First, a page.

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Old Schools, New Approach

Harvard, Princeton and the University of Virginia are recruiting low-income students.
Harvard, Princeton and the University of Virginia are recruiting low-income students. (By Richard A. Lipski -- The Washington Post)

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By Susan Kinzie
Washington Post Staff Writer
Tuesday, November 20, 2007

Admission officials from Harvard, Princeton and the University of Virginia came to the Washington area this week looking for certain types of students: lower- and middle-income.

The response was overwhelming. About 1,300 people came to a session in the District on Sunday evening, where officials encouraged students to apply and explained generous new plans to help them pay for college. About 800 people were expected to attend last night's event in Prince George's County; they had to close registration there because space was limited.

It's a new tactic for the elite schools, where the percentage of low-income students had been dwindling.

Bill Fitsimmons, dean of admissions and financial aid at Harvard University, said Sunday's turnout was "absolutely unprecedented. We're thrilled."

It's no wonder people are interested: College is expensive, and getting more so every year. Tuition has been rising faster than inflation. At Harvard this year, it's over $31,000, and the total cost is about $50,000 a year.

"There's quite a bit of evidence that shows that low-income students are a diminishing group at the most highly selective colleges," said David Hawkins, of the National Association for College Admission Counseling. Several years ago, a national study found that just 3 percent of students came from the lowest 25 percent of income. And three-quarters of them came from the top 25 percent.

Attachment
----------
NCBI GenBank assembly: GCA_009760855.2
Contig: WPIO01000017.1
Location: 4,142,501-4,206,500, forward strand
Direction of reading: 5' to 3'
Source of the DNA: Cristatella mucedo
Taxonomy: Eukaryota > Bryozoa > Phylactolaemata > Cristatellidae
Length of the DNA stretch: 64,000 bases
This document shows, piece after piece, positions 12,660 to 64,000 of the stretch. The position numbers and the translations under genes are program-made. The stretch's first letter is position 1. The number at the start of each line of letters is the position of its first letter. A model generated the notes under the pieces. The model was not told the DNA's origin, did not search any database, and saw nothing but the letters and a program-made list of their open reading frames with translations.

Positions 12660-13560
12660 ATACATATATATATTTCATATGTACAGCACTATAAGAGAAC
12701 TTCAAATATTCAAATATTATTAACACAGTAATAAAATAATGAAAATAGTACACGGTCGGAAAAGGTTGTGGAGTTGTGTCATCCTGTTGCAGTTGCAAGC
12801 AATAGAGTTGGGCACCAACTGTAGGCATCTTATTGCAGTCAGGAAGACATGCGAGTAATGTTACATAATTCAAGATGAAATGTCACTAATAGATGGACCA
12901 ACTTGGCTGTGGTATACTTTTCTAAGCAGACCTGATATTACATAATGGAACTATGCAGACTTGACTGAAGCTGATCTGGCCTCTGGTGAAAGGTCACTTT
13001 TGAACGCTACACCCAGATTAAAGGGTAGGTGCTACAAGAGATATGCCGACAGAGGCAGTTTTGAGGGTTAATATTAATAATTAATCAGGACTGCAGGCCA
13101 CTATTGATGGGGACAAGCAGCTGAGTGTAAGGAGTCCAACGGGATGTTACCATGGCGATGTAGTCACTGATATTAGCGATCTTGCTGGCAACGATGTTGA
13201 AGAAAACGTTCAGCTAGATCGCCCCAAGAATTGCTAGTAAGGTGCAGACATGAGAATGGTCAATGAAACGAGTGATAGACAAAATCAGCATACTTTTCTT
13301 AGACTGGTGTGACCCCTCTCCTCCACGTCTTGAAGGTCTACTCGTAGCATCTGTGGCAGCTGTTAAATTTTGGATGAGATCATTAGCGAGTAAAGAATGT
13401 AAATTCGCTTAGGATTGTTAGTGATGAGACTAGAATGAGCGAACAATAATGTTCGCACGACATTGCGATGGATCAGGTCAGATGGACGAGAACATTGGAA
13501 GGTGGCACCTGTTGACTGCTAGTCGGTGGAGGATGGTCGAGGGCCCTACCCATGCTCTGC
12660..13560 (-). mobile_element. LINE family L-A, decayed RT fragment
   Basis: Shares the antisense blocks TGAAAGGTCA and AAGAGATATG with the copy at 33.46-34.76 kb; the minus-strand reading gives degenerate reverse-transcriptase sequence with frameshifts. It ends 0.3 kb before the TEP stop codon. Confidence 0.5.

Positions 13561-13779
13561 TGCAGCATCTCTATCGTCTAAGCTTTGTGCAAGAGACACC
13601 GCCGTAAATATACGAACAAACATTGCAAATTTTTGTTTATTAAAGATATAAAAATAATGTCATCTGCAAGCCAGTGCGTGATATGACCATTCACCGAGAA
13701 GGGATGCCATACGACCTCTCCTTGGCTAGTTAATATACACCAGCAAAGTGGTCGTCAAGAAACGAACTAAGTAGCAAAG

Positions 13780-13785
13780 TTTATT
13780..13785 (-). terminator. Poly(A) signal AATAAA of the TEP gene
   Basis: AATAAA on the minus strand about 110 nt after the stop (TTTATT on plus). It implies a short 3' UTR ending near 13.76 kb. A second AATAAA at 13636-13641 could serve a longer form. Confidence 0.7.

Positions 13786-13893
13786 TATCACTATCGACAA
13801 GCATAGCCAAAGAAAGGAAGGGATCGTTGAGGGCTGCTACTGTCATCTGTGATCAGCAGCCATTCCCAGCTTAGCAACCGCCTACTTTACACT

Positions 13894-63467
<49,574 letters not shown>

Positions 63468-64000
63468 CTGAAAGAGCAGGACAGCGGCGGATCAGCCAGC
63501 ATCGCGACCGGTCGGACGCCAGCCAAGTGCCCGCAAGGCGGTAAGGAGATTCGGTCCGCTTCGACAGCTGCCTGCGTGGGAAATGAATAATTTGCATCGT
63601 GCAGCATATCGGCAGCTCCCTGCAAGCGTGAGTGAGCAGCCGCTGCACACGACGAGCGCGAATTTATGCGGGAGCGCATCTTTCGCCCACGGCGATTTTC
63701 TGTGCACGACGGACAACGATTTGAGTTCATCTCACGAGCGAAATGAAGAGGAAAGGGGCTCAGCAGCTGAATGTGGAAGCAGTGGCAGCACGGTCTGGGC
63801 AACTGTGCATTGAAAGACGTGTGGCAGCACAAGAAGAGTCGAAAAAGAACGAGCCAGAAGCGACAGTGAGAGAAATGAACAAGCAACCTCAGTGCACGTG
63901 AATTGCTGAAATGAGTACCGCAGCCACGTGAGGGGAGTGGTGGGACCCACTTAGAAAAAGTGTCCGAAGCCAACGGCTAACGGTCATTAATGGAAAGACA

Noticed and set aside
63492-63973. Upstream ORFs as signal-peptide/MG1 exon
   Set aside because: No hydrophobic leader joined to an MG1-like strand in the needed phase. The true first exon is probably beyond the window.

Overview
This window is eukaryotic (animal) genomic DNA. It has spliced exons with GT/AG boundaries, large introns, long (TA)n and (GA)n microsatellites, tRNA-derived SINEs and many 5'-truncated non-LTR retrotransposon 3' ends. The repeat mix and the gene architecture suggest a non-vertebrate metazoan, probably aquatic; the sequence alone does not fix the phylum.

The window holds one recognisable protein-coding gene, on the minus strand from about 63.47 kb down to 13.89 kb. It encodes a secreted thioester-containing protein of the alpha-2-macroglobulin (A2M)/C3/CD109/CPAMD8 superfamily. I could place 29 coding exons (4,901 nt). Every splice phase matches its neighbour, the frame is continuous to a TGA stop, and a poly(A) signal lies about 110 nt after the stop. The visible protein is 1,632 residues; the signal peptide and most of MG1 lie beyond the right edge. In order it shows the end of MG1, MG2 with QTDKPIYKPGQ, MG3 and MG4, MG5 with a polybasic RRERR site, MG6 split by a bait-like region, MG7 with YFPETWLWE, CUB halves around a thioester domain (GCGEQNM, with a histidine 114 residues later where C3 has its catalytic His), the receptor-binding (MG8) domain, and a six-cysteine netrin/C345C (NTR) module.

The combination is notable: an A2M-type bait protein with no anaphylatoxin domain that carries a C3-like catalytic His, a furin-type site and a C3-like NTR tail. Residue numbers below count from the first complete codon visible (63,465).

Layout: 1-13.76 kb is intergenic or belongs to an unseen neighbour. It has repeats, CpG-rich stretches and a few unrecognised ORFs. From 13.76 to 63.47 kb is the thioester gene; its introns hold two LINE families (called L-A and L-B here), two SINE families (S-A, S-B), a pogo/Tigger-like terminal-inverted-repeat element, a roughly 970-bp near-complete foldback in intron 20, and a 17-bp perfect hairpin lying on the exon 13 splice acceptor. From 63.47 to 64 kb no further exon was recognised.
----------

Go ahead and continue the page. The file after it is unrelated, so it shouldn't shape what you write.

Even U-Va., a public school where the in-state tuition rate is just a fraction of what is charged in the Ivy League, found itself becoming more and more a place for rich kids. The number of freshmen from poor families was dropping steadily in the late 1990s, while the number from families earning $200,000 or more kept rising.

U-Va., Harvard and Princeton University have been out in front of a national trend to change that imbalance. Last year, they stopped early admissions policies because they were "disadvantaging the disadvantaged," Fitzsimmons said. There were proportionately fewer early applicants who were low-income, perhaps because many don't have the same access to advice on the advantages of applying early, and because early decisions can force students to choose a school without comparing financial aid offers from different colleges. At Harvard, early applicants were "pretty rich, and pretty white," Fitzsimmons said. At U-Va., the numbers of early-admission freshmen who were low-income in recent years were just one -- or none at all.

But dropping early admissions was a risky move, and this fall some of their competitors have seen big gains in applications. At Georgetown University, the number of early applicants jumped about 30 percent this year, from about 4,500 applications to 6,000 or so.

Several years ago, U-Va., Harvard and Princeton announced dramatic changes for the poorest students. For example, at U-Va., anyone from a family earning less than 200 percent of the poverty level -- roughly $40,000 a year for a family of four -- could attend for free. This year, 180 freshmen qualify. The number of undergraduates in that income group are still lower than they were a decade ago, but they are rising.